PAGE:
Of course, there are other technological ASAT options too. But the kinetic kill option is more suitable than the other alternatives. There is talk of using lasers, either ground launched or from a platform in upper atmosphere such as an F 16 aircraft. But authentic reports are lacking about successful test of such lasers for blinding or damaging a satellite. China’s test of such blinding laser was not officially confirmed. While a kinetic kill vehicle can in principle be maneuverable with on board controls, a laser falls inherently in a fire-and –forget mode and once fired has better be on target since consequence of error can be disastrous. An electro-magnetic pulse (EMP) device or weapon close to a given satellite could damage all its electronics and thus render it unusable. Though there are a lot of speculative reports in this regard the prevailing sentiment is of skepticism because of collateral risks to neighboring satellites. President Trump, it is reported, has recently given an order to Pentagon about EMP preparedness; the details are not known.

Launching of a satellite with electronic jamming equipment and placing it in close proximity of the target is another option on the menu discussed in the ASAT context but that may have a conflict with the main articles of the Outer Space Treaty (Article III AND IV). It must be recalled that the earliest ASAT options resorted to attacks by some kind of warheads which entailed risks of spreading debris more extensively.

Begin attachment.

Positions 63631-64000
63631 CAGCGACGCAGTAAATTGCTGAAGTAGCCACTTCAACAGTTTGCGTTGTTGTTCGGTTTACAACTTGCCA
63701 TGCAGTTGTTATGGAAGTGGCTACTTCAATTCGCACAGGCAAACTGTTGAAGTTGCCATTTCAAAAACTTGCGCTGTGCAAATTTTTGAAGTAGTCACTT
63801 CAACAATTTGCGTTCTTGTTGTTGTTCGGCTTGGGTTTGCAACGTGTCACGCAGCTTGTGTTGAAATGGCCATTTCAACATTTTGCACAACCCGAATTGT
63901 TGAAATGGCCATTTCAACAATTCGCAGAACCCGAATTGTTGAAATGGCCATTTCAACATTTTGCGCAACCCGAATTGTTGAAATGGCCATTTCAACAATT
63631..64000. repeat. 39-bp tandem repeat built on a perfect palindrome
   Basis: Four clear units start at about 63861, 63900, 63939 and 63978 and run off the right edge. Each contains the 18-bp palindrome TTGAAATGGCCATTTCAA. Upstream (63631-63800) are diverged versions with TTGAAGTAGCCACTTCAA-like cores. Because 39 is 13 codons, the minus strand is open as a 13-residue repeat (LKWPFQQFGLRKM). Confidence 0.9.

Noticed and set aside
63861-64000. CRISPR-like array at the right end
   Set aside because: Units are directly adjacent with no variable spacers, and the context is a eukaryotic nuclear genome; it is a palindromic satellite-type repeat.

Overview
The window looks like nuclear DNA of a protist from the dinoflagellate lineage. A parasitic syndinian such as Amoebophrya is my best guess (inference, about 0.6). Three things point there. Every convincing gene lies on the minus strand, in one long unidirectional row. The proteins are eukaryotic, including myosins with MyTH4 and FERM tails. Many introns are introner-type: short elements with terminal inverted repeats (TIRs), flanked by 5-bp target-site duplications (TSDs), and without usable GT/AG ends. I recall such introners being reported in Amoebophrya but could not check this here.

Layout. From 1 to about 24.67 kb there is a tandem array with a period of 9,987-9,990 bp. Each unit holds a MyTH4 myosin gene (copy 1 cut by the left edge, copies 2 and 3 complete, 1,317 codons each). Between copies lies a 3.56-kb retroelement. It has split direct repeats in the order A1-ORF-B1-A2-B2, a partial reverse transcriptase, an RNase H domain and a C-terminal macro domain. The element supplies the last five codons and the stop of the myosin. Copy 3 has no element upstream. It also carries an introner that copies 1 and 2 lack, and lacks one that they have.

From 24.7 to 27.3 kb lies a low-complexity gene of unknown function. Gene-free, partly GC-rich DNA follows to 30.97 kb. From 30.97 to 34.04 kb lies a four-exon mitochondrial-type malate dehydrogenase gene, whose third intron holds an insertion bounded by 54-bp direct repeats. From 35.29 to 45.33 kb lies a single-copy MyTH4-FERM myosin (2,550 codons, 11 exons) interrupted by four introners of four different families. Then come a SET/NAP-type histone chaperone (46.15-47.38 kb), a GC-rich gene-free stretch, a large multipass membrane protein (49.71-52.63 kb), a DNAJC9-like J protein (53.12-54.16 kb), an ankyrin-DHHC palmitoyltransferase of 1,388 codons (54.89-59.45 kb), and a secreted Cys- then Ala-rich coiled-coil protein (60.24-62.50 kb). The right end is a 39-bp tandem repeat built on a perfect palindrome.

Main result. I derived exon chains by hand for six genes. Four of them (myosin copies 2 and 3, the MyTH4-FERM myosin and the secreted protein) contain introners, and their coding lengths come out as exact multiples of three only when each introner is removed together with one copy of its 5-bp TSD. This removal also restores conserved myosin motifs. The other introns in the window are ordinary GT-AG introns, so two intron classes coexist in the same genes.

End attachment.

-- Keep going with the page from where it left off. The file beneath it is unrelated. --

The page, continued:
The most scary aspect of interference with space assets stems from the cyber domain. Since the entire paraphernalia of space exploration and intervention depends on C4I (Command, Control, Communication, Computing and Intelligence), their vulnerability has increased to hostile activities in the cyber domain. Space powers have made allegations against each other over the past decade about cyber attacks. The technological advances in regard to faster and faster computers threaten to disrupt the core of space faring i.e. encryption, especially if quantum computing registers the desired success. Indeed if encryption can be challenged, the secrecy surrounding space assets and thereby their military utility will be impaired considerably. To an optimist though, greater transparency may follow which may splinter the aura of exotic frontiers of battle.

In this kind of setting the choice of technology pursued by DRDO is warranted. At the present stage of technology and contention in space domain, it is also important for India to develop capability for what is called Space Situational Awareness, which essentially comprises sensors on board or elsewhere in space to monitor chance of collision and possible hostile action against a space object. As space becomes more intensive arena for conflict, such capability becomes an integral component of a nation’s preparedness. The ASAT test in this respect breaks the self imposed shackles on India’s technology development.

(The author is a former ambassador to Austria and former Permanent Representative to UN Office in Vienna. He has served in the IAEA Board of Governors and as a Secretary General SAARC. He is a Distinguished Fellow at the Centre for Air Power Studies)